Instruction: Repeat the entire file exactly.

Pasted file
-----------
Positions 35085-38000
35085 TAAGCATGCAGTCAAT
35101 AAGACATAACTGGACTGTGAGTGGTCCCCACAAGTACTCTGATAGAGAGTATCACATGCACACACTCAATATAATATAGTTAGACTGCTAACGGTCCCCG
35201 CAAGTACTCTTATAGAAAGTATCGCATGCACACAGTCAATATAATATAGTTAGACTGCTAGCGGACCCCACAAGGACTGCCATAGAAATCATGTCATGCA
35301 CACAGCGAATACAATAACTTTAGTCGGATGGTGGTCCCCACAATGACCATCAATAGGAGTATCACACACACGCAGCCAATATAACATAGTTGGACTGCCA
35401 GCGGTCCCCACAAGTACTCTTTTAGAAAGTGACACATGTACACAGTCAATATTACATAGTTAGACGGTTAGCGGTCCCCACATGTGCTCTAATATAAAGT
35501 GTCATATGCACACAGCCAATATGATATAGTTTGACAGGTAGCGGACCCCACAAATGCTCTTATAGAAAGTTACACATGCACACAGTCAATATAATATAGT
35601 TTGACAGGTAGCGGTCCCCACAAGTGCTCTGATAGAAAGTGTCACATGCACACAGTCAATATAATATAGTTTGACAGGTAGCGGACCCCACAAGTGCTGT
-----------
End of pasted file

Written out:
Positions 35085-38000
35085 TAAGCATGCAGTCAAT
35101 AAGACATAACTGGACTGTGAGTGGTCCCCACAAGTACTCTGATAGAGAGTATCACATGCACACACTCAATATAATATAGTTAGACTGCTAACGGTCCCCG
35201 CAAGTACTCTTATAGAAAGTATCGCATGCACACAGTCAATATAATATAGTTAGACTGCTAGCGGACCCCACAAGGACTGCCATAGAAATCATGTCATGCA
35301 CACAGCGAATACAATAACTTTAGTCGGATGGTGGTCCCCACAATGACCATCAATAGGAGTATCACACACACGCAGCCAATATAACATAGTTGGACTGCCA
35401 GCGGTCCCCACAAGTACTCTTTTAGAAAGTGACACATGTACACAGTCAATATTACATAGTTAGACGGTTAGCGGTCCCCACATGTGCTCTAATATAAAGT
35501 GTCATATGCACACAGCCAATATGATATAGTTTGACAGGTAGCGGACCCCACAAATGCTCTTATAGAAAGTTACACATGCACACAGTCAATATAATATAGT
35601 TTGACAGGTAGCGGTCCCCACAAGTGCTCTGATAGAAAGTGTCACATGCACACAGTCAATATAATATAGTTTGACAGGTAGCGGACCCCACAAGTGCTGT